So, the house you bought way back when is now worth a pile of cash. Trouble is, you are struggling to keep up the monthly mortgage payments. Or, you own the house free and clear, but your income isn’t adequate to keep you in the style in which you feel you deserve.
You have a couple of choices. You can sell your house and live off the proceeds. Or, if you’re over 62, you can ask Uncle Sam for a handout in the form of a reverse mortgage, and stay put.
“Most people want to stay in their houses,” said Pattie Romanzi, the chief executive officer of Par East Mortgage Company in East Hampton. “They tell me, ‘I’m going to die there.’ ”
Ms. Romanzi arranges about two reverse mortgages a month, and that number is growing. “We’re getting busier with them all the time.” Though, she admits, her colleagues “farther west” up the Island do many more.
“There are a lot of people who are house rich and cash poor,” said Hilary von Maur, the branch manager of Guaranteed Rate in Southampton. “If you can’t meet your monthly nut, but are sitting on a house worth a million, you’re the perfect candidate.”
Actually called Home Equity Conversion Mortgages (H.E.C.M.s), these loans are the Federal Housing Administration’s way of allowing homeowners of retirement age to “convert a portion of the equity in your home into cash,” according to the Department of Housing and Urban Development website. It is like a traditional mortgage, according to Ms. von Maur, but instead of the owner making payments, the owner receives payments (either in installments or in one lump sum). According to HUD, “Borrowers do not have to repay the H.E.C.M. loan until [they] no longer use the home as their principal residence.” Alas, that point usually comes when the owner dies.
The size of the loan depends on the homeowner’s age and the value of the property, but is capped at $625,000. It’s a fairly complicated set of equations, according to Ms. von Maur, which are based on an “insurance table of your projected lifespan.” There’s no pussyfooting about it: These are end- they got $20 million, why can’t I?’ ” Ms. Desiderio said. Many sellers want to test the market. “There are always people who say, ‘If you can bring me $20 million I’ll sell.’ ” Otherwise, there’s no rush. “If you want to test the market, we’ll test it with you,” she said. “But if it doesn’t go, don’t shoot the messenger.”
Sometimes overpricing can work, she believes. If you reduce your price a couple of times, by the time it’s back to where it should have begun in the first place, a buyer can feel good about his astute deal-making: “ ‘Oh, I bought an $18 million house for $12 million,’ ” Ms. Desiderio said.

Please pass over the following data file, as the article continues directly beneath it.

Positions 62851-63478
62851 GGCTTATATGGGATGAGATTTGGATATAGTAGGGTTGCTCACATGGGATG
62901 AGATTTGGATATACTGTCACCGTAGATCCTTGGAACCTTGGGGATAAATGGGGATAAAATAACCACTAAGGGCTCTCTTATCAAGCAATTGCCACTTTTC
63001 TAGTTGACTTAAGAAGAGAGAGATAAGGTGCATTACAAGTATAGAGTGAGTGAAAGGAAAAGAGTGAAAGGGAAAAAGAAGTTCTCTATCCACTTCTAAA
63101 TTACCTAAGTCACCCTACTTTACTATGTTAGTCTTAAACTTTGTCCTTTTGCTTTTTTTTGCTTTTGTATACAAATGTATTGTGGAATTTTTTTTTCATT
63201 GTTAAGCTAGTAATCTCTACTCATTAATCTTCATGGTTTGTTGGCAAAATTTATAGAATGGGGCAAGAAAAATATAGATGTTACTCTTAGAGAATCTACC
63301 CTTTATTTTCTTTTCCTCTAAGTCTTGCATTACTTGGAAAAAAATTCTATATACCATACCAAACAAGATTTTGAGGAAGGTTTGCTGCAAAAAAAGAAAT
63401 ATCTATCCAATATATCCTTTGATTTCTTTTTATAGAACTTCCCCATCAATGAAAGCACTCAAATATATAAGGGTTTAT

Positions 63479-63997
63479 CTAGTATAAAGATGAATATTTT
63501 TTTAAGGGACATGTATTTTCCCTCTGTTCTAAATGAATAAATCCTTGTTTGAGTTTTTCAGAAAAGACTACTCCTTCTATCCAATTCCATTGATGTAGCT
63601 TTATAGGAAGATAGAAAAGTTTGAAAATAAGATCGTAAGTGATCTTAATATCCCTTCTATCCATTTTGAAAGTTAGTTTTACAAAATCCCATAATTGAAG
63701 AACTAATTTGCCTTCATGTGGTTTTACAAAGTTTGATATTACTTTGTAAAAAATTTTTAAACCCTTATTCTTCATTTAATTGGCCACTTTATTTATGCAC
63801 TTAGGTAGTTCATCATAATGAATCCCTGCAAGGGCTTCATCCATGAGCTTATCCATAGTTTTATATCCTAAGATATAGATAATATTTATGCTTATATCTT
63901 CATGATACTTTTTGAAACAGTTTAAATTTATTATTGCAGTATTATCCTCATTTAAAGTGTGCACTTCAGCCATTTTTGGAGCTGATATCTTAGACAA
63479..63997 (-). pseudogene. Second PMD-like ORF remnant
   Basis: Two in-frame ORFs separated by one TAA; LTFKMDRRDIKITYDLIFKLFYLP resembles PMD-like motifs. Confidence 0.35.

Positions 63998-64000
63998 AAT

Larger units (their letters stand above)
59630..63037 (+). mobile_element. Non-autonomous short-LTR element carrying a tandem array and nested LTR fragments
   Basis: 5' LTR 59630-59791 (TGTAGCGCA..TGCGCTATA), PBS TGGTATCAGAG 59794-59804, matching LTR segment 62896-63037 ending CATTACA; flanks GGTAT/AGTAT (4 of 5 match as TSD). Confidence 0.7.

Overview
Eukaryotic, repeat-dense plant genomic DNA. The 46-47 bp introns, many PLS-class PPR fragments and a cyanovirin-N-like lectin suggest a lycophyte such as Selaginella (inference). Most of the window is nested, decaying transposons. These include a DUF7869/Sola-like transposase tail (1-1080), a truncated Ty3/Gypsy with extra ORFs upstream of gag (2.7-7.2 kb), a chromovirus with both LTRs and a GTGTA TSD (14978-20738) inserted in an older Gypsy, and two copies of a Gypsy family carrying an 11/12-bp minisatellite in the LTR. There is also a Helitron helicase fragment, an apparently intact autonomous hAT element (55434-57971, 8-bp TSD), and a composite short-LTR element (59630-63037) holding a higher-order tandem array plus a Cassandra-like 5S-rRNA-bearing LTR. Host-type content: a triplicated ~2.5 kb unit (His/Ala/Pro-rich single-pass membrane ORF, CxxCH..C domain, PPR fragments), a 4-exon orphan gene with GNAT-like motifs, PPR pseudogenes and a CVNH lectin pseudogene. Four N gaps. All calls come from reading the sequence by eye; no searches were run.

It’s not only greed that fuels the Hamptons overpricing phenomenon. “It probably happens a little more out here [than elsewhere],” said Mr. Shaheen. The reason being, “It’s not a primary housing market.” The significance of that is that second-home owners often don’t need to sell.
“There are an enormous amount of overpriced houses that have been on the market a long time,” Mr. Pellman said. “A lot are in the high end . . . people can sit and hope the market comes up to their number.”
There are two prominent examples. One in Bridgehampton that started at $75 million has been on the market for more than 10 years and is considered grotesquely overpriced by industry cognoscenti. The other, in Wainscott, has been on and off the market also for many years — currently on. Instead of lowering the price, the owner has consistently raised it, missing last decade’s boom market and continuing to miss the current upswing.
The vast majority of houses, of course, are not overpriced. “I think what we saw this year is prices coming down to meet the market,” said Nanette Hansen, an agent at Sotheby’s. “I believe that properties are being priced closer to the bone than ever before.”
When it comes to a property’s selling quickly, she has noticed that it happens when priced within 5 to 8 percent of the asking — “a price a buyer feels he can come into striking distance of and not insult the seller.”
The sad truth is that “a lot of agents will take a listing — even if overpriced,” according to Mr. Shaheen. It helps the agent, if not the seller. “It might draw phone calls” so that an agent can then direct customers “to a house at a price that’s realistic.” But this is not something he would do, he said.
As Ms. Desiderio said, “No matter how good a broker is, the broker can’t make the market. The market tells us where the market is.”